Increased residential, office and retail demand fueling rise in construction imports

Increased demand in all sectors of the property market are pump-priming both domestic and foreign investment.
Increased demand in all sectors of the property market are pump-priming both domestic and foreign investment. Hong Menea

Increased residential, office and retail demand fueling rise in construction imports

Cambodia spent more than $414 million on imported construction materials to meet increasing demand in the local construction and property sectors last year – a rise of 7 per cent compared to 2012.

According to officials and industry insiders, the increased value of imports reflected steady growth of the construction and property sectors. They also suggested that the improving numbers were evidence that both local and foreign confidence continued to be high when it came to investing in the property sector, despite some domestic turmoil in the wake of national elections.

The Kingdom’s disputed election results in July of last year have continued to incite protests and some violence, but appear to have had little effect on business confidence or economic growth, which has remained steady.

Ken Ratha, spokesman for the Ministry of Commerce, said the increase in imported construction materials was a sign that the property sector was seeing renewed growth, while the overall construction sector was continuing to move in a positive direction, particularly in the areas of residential property developments in the boreys on the outskirts of Phnom Penh.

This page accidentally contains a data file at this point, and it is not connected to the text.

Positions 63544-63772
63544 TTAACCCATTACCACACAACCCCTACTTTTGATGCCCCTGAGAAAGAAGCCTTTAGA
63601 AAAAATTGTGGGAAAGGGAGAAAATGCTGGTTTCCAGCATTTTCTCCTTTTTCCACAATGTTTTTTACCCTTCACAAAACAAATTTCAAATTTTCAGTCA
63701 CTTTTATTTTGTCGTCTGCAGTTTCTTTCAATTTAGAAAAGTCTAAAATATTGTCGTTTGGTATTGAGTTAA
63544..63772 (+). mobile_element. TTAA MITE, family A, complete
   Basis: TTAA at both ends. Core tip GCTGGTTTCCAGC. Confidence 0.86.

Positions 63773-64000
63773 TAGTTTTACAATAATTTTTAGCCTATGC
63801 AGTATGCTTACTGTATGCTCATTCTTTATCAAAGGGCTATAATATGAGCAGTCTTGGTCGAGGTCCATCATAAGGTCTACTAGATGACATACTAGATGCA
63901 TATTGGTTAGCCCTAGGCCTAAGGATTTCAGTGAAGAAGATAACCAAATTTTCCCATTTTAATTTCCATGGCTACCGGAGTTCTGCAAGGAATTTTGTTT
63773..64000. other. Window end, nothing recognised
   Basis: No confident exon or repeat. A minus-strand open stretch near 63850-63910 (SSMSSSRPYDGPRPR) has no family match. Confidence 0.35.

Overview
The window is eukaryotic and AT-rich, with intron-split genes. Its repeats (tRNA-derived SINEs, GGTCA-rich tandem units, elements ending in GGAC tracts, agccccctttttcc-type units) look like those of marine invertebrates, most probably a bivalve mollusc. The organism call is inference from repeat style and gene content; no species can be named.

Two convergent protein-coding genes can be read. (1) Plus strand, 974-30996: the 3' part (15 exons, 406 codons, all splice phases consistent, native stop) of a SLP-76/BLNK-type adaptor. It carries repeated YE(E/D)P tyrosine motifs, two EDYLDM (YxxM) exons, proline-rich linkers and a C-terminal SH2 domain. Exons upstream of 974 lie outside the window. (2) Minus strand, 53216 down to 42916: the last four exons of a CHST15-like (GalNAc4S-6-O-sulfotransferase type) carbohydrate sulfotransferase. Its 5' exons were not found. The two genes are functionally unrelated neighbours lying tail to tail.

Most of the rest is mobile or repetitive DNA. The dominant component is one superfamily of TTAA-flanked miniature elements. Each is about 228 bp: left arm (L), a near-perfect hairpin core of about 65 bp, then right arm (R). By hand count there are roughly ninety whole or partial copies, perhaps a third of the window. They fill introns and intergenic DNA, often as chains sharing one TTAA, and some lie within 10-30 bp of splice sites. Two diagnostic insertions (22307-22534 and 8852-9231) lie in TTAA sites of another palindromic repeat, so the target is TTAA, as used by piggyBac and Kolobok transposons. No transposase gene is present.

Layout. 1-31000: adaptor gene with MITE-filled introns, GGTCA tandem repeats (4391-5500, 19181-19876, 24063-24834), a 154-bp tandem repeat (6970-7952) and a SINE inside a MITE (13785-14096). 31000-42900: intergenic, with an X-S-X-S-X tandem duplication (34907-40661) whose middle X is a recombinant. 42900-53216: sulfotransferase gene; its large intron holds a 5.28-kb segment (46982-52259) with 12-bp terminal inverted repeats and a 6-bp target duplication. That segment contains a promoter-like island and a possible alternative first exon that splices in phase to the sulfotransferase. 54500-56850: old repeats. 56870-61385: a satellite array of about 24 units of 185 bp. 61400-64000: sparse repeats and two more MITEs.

Ratha added that construction companies were making large-scale domestic investments due to increased demand for better housing in the Kingdom.

“Due to residential-sector growth, both local and overseas investors are injecting more capital into the construction sector,” Ratha said.

He added that a corresponding development was the establishment of increasing numbers of small- and medium-sized enterprises (SMEs), as well as large-scale enterprises, all of which were boosting the property sector.

“The important thing is that investment in the sector is now shared by both local and foreign companies,” the spokesman said.

Meanwhile, deputy general director of the Construction Department of the Ministry of Land Management, Urban Planning & Construction Lao Tip Seiha recently told the Post that Cambodia’s strong economy was the major contributing factor in terms of increased investment in the construction sector.

According to government data, the ministry approved 1,641 projects covering a total area of 7.5 million square metres, and a total value of $2.8 billion in 2013, or an increase of 31 per cent year-on-year.

In 2012 1,694 projects were approved, with a total area of 6.5 million square metres and total investment of $2.1 billion.

“Obviously, the construction sector has seen remarkable growth, particularly in Phnom Penh, which has seen a lot of construction of condominiums and apartments, and residential and office space,” Tip Seiha said.

Socheat Yutharo, marketing and sales manager of K Supply, a construction equipment and materials company, said K Supply’s imported products had risen between 25 and 30 per cent in 2013 compared to 2012 due to increased orders from existing customers.

Yutharo added that K Supply experienced a lull in orders during the period of the national elections, but they revived later in the year despite some unrest on the streets and concerns among the local business community.

“Customers put a hold on some of their projects after national elections, but by late 2013 they resumed operations, so K Supply’s products ended up doing well,” he said.

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